[By Barry Spitzer]
I had just finished a phone call with the father of Faigy Mayer, may her soul rest in peace, when I saw a pained look mixed with disbelief on my wife’s face. I asked her what was wrong; she replied that she just read a New York Post column and could not believe the lies and accusations leveled against Chasidic Jews based solely on comments from individuals who have left our community and clearly have an agenda to advance. Sadly, we have all become accustomed to lie-filled writings when it comes to Chasidim, but having just spoken to Faigy’s father and hearing the anguish in his voice, even while he told me that what was being written about him and his family did not bother him, I decided to take a look.
To be frank, what I read is a new low. The column relies on innuendo and lies masquerading as truth, without the slightest modicum of journalistic integrity. Of course, columnists write their opinion, not news, but we do have the right to expect at least some truth in their writings.
There are forty thousand suicides in the United States each year and yet this tragic case is the one chosen for dissection and interpretation. To sensationalize the tragic death of a young woman to further an intolerance and hatred of Chasidic Jews while blatantly disregarding the feelings of the family and the entire community who have just lived through a heartbreaking calamity is, quite frankly, despicable.
Rather than giving credence to the numerous lies and half-truths that fill the paragraphs of this, and other writings, I choose instead to educate you about what Chasidic Judaism is all about. Chasidic Judaism is about goodness, kindness and charitable work unparalleled in this city, and I venture to say, entire country. We educate thousands upon thousands of children around the world each year and almost all go on to become productive members of society. Our charitable organizations help the sick and needy without regard to level of observance. We are a caring, compassionate community.
The regular mocking of our traditions can only be responded to in one way: the way we live works. Our community is not known for teenage promiscuity, out-of-wedlock births, sexual assault and unfaithful marriages. The modesty standards by which we live help us avoid these issues. Our families are proud to dress according to Chassidic traditions. How would you rather have our community’s women dress? Piercings in all areas of the body, low cut jeans with their midriff showing or miniskirts barely wider than a belt? I say: no thanks.
As far as “insulation” goes; our children do not spend hours upon hours surfing the internet, filling their minds with all the trash out there. Nor do they spend their time playing violent video games or watching television shows & movies that glorify violence, sex and drugs. When was the last time a band of Chassidic youth were accused of assaulting someone? Or trashing a place of business? Or shoplifting? Or turnstile-jumping? Or drinking in public? There’s a reason we don’t feel the need to have our children go through metal detectors in our community’s schools.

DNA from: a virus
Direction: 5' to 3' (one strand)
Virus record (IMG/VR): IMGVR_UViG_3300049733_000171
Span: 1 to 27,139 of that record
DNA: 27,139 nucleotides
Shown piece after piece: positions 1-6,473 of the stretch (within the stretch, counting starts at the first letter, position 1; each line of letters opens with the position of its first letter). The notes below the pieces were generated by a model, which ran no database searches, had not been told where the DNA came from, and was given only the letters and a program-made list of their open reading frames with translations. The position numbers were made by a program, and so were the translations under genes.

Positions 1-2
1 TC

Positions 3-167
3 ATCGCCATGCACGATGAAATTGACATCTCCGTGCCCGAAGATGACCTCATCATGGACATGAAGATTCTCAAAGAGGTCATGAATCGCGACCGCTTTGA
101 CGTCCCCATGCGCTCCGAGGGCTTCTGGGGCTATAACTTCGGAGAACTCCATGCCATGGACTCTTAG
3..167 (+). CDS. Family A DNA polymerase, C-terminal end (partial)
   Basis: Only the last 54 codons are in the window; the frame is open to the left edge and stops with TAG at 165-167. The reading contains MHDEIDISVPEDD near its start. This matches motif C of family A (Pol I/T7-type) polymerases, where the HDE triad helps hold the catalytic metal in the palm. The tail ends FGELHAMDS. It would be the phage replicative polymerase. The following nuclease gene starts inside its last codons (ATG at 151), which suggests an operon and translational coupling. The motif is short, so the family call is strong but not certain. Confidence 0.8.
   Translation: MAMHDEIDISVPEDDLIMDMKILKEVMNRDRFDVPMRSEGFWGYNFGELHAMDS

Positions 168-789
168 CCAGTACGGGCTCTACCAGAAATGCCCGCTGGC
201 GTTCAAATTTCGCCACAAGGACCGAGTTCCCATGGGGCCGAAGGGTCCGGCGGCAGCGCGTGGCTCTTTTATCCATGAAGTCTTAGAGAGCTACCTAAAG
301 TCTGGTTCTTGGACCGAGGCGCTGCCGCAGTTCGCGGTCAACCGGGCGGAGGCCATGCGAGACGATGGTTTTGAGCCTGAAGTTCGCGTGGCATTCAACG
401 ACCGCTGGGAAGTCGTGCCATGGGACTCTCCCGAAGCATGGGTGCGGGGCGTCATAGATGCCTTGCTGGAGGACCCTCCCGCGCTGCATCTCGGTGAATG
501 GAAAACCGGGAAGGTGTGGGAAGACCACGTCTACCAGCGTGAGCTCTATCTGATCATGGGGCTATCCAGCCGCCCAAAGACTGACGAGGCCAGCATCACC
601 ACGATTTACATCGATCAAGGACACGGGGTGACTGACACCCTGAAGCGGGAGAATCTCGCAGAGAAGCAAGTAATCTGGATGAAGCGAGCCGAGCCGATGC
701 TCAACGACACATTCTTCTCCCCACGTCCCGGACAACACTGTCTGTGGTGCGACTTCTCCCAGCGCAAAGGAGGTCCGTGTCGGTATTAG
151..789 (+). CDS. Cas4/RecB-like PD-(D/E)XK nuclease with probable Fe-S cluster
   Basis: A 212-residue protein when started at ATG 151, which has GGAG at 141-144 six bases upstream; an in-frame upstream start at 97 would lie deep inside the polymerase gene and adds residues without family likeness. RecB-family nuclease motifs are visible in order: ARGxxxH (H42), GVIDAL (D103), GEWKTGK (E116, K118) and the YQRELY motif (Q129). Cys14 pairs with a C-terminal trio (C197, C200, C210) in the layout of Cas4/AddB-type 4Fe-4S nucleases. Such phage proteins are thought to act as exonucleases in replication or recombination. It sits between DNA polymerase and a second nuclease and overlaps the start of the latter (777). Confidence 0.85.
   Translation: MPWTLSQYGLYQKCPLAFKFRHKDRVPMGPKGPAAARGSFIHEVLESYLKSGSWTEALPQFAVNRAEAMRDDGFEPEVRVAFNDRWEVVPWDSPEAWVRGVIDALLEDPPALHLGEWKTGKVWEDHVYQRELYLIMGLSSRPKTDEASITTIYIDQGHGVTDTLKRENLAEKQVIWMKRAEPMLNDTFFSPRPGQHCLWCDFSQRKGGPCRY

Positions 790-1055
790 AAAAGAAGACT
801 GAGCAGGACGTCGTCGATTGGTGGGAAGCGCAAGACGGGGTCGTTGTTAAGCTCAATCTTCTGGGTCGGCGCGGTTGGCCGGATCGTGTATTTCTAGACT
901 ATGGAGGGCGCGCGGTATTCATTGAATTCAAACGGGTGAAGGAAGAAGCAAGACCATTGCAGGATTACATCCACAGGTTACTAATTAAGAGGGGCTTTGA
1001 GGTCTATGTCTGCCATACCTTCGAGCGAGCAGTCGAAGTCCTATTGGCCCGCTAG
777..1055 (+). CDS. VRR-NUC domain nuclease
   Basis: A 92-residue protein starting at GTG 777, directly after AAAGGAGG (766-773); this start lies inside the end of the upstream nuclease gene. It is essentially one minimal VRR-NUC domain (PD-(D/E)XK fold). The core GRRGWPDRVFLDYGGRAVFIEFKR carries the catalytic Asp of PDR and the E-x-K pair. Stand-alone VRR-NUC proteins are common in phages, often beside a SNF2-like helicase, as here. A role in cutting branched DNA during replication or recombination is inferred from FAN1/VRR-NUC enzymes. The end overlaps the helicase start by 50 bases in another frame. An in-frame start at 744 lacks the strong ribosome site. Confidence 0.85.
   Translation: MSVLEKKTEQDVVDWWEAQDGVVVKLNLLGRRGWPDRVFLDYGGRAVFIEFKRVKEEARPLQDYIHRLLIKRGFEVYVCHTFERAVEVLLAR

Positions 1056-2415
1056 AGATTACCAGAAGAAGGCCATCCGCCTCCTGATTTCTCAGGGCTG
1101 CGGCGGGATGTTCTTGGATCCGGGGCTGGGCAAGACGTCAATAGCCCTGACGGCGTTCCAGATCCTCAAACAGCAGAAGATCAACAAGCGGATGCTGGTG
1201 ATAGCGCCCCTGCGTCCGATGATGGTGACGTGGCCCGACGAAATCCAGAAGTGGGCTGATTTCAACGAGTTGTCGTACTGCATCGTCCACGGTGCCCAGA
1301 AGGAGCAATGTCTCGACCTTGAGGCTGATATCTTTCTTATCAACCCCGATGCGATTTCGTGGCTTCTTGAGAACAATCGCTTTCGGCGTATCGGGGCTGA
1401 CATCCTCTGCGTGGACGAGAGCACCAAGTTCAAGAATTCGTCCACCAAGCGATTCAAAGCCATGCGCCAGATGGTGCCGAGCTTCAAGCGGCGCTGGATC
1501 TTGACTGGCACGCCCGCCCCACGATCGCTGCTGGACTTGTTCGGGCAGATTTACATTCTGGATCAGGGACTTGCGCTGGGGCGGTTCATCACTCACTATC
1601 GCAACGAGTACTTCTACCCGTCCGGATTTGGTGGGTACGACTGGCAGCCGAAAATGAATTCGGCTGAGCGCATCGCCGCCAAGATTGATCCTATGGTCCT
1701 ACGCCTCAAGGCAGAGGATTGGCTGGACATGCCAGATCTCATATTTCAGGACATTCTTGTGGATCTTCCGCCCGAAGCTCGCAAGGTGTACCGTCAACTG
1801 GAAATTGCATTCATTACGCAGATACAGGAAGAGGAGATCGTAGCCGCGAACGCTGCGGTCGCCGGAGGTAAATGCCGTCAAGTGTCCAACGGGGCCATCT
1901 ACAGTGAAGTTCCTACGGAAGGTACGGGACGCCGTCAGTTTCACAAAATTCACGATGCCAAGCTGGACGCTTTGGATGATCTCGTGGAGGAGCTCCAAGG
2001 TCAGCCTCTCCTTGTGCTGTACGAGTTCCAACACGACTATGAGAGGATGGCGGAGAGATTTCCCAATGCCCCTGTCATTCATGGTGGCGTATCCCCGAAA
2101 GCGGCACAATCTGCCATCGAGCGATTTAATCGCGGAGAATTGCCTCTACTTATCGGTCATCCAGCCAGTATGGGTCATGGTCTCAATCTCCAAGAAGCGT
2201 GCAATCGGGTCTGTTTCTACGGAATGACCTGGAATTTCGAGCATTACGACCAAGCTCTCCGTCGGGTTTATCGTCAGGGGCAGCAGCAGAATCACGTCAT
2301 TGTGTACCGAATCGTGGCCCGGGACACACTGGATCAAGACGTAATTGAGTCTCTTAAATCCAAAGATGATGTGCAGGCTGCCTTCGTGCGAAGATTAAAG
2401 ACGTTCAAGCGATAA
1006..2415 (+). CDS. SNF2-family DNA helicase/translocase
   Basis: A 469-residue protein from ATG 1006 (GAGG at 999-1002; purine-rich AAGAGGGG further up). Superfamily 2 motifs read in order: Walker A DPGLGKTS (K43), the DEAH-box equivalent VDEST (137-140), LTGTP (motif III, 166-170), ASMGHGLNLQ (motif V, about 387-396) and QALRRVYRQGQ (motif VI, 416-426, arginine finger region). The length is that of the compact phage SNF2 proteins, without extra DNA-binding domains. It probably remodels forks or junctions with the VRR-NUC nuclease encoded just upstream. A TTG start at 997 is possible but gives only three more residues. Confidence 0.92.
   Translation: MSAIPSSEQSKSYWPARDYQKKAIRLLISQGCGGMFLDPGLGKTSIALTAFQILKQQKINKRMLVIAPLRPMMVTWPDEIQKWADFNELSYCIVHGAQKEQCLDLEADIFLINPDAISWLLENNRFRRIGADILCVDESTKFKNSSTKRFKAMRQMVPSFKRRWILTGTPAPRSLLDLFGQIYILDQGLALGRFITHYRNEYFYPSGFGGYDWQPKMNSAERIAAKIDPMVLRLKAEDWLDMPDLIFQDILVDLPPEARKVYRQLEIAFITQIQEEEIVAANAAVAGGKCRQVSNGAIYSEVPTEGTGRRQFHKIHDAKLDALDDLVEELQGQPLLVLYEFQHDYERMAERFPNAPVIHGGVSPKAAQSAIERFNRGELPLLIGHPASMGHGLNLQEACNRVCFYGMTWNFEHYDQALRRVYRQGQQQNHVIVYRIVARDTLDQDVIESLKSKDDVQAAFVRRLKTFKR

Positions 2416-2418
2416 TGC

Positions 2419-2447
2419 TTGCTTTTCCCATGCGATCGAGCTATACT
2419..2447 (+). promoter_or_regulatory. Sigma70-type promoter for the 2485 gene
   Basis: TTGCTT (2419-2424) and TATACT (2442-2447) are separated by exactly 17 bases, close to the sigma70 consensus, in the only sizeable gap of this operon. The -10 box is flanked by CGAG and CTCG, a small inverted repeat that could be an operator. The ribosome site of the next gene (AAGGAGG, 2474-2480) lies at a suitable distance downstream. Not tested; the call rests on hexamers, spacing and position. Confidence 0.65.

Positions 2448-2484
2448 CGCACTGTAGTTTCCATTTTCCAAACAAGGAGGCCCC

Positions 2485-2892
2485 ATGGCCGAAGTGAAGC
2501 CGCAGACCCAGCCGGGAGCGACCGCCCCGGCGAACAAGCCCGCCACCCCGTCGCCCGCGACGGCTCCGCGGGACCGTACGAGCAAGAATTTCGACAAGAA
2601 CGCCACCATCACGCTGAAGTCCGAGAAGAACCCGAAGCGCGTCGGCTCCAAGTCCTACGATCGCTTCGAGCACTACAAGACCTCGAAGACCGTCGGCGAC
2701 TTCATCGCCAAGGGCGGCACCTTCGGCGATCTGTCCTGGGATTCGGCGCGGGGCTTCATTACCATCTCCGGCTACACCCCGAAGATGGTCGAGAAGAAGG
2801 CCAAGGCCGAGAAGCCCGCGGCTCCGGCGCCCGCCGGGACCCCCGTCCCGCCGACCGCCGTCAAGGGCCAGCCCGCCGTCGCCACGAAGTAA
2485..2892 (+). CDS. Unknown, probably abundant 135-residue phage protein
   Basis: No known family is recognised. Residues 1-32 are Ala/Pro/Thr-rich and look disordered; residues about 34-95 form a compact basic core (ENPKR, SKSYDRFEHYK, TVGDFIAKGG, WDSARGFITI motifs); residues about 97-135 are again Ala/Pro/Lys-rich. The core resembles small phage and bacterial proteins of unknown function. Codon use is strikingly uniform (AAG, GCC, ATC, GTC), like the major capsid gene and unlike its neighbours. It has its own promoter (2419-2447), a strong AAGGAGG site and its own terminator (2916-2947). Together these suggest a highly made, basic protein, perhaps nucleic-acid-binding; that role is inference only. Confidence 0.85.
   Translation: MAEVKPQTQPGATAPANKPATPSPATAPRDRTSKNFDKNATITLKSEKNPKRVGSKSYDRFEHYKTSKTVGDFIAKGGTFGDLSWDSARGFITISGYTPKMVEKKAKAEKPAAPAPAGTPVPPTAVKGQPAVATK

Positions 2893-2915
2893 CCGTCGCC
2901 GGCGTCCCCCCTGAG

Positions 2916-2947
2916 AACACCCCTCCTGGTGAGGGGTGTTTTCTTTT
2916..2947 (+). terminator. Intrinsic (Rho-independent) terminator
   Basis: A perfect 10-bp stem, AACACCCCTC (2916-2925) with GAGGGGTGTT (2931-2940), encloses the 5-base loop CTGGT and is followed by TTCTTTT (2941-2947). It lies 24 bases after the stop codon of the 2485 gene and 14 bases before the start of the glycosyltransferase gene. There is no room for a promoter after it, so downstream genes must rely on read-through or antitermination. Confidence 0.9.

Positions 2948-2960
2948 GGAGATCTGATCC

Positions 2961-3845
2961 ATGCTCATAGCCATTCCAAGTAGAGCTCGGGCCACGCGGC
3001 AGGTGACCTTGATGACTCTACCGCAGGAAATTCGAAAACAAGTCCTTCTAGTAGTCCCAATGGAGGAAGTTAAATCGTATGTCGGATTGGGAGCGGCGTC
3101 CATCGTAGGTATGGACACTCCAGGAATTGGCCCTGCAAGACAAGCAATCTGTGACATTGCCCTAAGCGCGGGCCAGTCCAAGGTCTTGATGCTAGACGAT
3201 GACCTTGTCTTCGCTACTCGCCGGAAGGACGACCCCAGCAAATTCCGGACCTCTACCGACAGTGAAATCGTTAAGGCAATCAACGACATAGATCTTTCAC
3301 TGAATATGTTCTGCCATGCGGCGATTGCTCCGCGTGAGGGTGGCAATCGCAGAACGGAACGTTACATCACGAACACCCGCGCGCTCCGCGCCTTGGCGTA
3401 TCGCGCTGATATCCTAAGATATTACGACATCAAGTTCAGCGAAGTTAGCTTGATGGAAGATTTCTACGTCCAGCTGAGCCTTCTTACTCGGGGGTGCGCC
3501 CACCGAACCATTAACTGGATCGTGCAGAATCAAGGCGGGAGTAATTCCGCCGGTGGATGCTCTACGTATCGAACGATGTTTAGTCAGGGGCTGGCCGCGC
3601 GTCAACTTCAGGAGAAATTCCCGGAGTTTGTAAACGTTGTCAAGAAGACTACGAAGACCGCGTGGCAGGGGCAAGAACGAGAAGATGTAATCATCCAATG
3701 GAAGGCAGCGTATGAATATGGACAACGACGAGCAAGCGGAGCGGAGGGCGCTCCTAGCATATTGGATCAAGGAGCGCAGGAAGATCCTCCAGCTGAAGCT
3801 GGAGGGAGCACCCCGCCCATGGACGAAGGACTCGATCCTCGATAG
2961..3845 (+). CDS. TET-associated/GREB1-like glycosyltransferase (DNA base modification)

It goes without saying that keeping these bad influences from our lives has a positive impact on our children’s future. It is something to be celebrated, not maligned and mocked. Going after our way of life is a product of hate and jealousy.
The Chasidic way of life is a vehicle to live in a spiritually uplifting manner, with a higher purpose that has been practiced for millennia. Very few feel the need to leave our community; those who do are the exception, not the rule. We are not bursting at the seams with people wanting to leave Chasidic Judaism because people are living happy and fulfilling lives and have no desire to abandon that.
A recurring theme in these stories is how these so-called “OTDs” feel ostracized by their families and communities. It is worthy to point out that they made a choice to leave. It is fair to ask what precisely they expected of the community they abandoned.
In households around the world, families have to make tough decisions when faced with a child that has gone off the beaten path. Do we try to get them back and hope for the best, thereby risking that their bad behavior will influence the other children who will try to emulate them? Or do we keep them at a distance and hope that they return? I do not know the answer to that question, but I do know that when that decision is made, it is made out of love, Chasidic or not.
Had this kind of coverage been about any other religious group, there would have been an outcry like we have never heard before. For some reason, when the Chassidic community is attacked, the silence is deafening. If the media wants to write bad things about Chassidim go right ahead and do it. But don’t use the tragic death of a young woman as a vehicle to spew hatred.
Barry Spitzer is a proud Chusid living in Borough Park, Brooklyn and can be written to at [email protected] and followed on Twitter at @bspitzer
NOTE: The views expressed here are those of the authors and do not necessarily represent or reflect the views of YWN